Opa’s last chemo treatment
Tucson Pet Event: Bark For Life of Pima County
American Cancer Society Fundraiser
Saturday, August 18 – 6:45 to 9:30 a.m.
Bark For Life is a community event to celebrate cancer survivors and their canine companions — and to remember people and dogs who lost their lives to cancer. Enjoy doggie games, contests, team walks/fundraising, demos, and vendors.
The 2012 vendors are:
- Cakes for Causes
- Central Pet
- Dog Central Station
- Humane Society of Southern AZ
- LifeVantage / Protandim
- Southern AZ Beagle Rescue
- Southern AZ Veterinary Specialty & Emergency
- Southwest Veterinary Oncology
900 South Randolph Way
Tucson, Arizona 85716
(from Country Club, turn onto Picnic Place, just north of 22nd St.)
Beside the Miko’s Corner Playground at Reid Park
Tucson Tails has often wondered why so many of our beloved pets suffer from cancer. Is it from the food and treats? Is it from flea & tick medication? Is it from heartworm medication? Is it from environmental toxins? Is it from second-hand smoke? Is it from being over vaccinated?
Meet Opa who is a feisty petite 8-year-old female greyhound adopted by my friends Michelle and Brian Caillet. Opa will be at the Bark for Life event. Depending how hot it is, she may or may not walk the route. Opa doesn’t let her tripod status affect her self confidence. She’s an inspiration. Go Opa!
In her own words, Michelle Caillet talks about Opa’s experience:
“It must be the worst, ugliest, scariest words a veterinarian can say to you. How can it be? My hound is healthy; she eats and she plays! She can’t have osteosarcoma. But, she can.
Osteosarcomas are the most common primary bone tumor in dogs, and the most common tumor in greyhounds in the United Kingdom, where it accounted for 50% of all tumors, and for 22% of the deaths in the breed. Cancer in general (44%), and osteosarcoma in particular (22%) were the leading cause of death in the breed. At the University of Florida, 10% of all dogs with osteosarcoma were greyhounds, and the risk of developing this cancer was higher for Greyhounds than for any other breeds. (reference)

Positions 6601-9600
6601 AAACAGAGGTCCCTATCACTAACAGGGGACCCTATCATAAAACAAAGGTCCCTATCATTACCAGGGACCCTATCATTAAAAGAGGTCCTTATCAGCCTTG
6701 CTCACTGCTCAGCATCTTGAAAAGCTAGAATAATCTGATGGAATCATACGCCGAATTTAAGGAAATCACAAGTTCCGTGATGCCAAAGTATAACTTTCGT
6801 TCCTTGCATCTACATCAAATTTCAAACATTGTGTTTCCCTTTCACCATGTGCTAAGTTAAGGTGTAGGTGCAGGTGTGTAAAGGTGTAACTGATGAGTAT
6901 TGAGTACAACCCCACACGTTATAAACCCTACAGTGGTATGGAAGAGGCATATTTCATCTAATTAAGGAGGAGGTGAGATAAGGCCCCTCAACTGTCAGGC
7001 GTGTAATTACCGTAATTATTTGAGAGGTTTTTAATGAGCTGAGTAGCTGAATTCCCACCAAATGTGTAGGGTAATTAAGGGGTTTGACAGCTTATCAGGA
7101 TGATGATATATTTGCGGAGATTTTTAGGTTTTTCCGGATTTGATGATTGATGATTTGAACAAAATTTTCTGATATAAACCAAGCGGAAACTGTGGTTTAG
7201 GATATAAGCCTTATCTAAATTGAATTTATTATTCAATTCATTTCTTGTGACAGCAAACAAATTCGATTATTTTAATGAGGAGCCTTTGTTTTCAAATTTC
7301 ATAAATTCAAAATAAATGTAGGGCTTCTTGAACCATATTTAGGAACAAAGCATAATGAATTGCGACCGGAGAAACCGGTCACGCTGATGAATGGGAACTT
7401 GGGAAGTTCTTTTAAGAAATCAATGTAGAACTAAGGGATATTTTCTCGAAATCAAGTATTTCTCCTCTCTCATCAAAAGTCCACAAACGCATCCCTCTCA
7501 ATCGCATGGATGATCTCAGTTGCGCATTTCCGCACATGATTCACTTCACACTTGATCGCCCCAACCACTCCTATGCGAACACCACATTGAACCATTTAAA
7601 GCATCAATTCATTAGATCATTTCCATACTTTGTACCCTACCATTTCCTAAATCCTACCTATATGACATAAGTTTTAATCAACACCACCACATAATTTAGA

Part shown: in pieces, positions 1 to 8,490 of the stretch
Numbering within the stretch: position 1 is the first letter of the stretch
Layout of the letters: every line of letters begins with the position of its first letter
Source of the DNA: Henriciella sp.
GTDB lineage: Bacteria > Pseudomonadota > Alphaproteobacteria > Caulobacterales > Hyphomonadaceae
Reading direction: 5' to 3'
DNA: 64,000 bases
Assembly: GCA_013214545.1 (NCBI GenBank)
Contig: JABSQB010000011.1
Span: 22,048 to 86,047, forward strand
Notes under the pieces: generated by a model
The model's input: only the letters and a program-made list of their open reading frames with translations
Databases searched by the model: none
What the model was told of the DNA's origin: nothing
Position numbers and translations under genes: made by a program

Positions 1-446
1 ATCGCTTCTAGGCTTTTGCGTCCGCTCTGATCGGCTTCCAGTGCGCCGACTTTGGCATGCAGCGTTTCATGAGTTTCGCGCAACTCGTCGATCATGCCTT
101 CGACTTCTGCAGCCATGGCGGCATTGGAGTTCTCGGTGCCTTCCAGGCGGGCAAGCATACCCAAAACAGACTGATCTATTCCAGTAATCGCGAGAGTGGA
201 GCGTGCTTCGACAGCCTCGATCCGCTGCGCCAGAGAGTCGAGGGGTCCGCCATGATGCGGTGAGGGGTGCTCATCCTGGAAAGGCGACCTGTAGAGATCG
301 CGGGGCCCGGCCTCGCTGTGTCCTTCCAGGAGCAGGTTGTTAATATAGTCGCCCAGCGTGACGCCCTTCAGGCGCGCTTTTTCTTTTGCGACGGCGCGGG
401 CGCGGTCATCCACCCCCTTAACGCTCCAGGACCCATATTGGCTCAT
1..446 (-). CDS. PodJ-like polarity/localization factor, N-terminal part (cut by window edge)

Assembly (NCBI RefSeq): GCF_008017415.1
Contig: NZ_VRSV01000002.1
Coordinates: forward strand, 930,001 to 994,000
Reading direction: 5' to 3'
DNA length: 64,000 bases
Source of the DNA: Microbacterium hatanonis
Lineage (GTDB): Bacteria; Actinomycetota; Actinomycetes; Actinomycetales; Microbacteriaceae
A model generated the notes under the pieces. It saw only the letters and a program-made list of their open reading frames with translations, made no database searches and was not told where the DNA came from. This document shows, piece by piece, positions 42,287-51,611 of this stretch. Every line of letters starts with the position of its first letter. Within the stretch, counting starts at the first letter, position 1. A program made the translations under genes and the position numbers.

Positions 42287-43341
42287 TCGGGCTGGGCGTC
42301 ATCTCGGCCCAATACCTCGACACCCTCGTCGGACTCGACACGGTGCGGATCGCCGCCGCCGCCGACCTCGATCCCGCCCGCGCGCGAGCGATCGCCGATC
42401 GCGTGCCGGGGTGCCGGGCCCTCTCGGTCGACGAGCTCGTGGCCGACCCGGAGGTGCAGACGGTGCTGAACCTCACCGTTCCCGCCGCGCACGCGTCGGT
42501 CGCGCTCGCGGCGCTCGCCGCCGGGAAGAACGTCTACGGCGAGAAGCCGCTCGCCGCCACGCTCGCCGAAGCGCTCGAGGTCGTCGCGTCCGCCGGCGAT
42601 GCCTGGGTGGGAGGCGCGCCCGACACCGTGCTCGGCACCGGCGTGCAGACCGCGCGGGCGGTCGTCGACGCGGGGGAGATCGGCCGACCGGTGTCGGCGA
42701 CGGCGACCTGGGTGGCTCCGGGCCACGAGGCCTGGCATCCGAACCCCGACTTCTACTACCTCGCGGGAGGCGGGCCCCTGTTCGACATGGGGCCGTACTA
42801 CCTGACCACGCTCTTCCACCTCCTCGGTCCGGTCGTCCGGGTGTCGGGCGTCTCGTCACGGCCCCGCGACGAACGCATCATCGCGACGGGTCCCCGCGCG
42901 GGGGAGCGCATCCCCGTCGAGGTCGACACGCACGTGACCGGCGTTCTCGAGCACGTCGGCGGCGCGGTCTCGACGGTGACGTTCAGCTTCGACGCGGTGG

Though, many times osteosarcoma is not diagnosed until the hound suffers a leg break. Osteosarcoma does not cause illness; often the signs may be so slight, as they are undetected. If lucky, you will have time to research you options and what help might be out there. We came across a couple veterinary schools doing amazing studies and treatments as well as the standard care and options for greyhounds.
The three legged dog resource, Tripawds, was an amazing help in deciding if amputation was a valid option. The blogs are written by the people who have made this choice, their experiences, the dogs’ health and well being following surgery, their recovery process, and any complications experienced.
Dr. Couto at The Ohio State University Veterinary School manages a Greyhound Health and Wellness Program (GHWP). By becoming a member of GHWP your membership dollars (currently only $99) enable the program to:
–Support health studies in greyhounds and other sight hounds;
–Continue to provide chemotherapy at no cost for retired racers (approx $1,200);
–Provide financial support to owners who cannot afford healthcare for their hounds if evaluated/treated at Ohio State;
–Organize the Ohio State annual Greyhound/Sight Hound conference; and
–Publish and disseminate current information on Greyhound health care.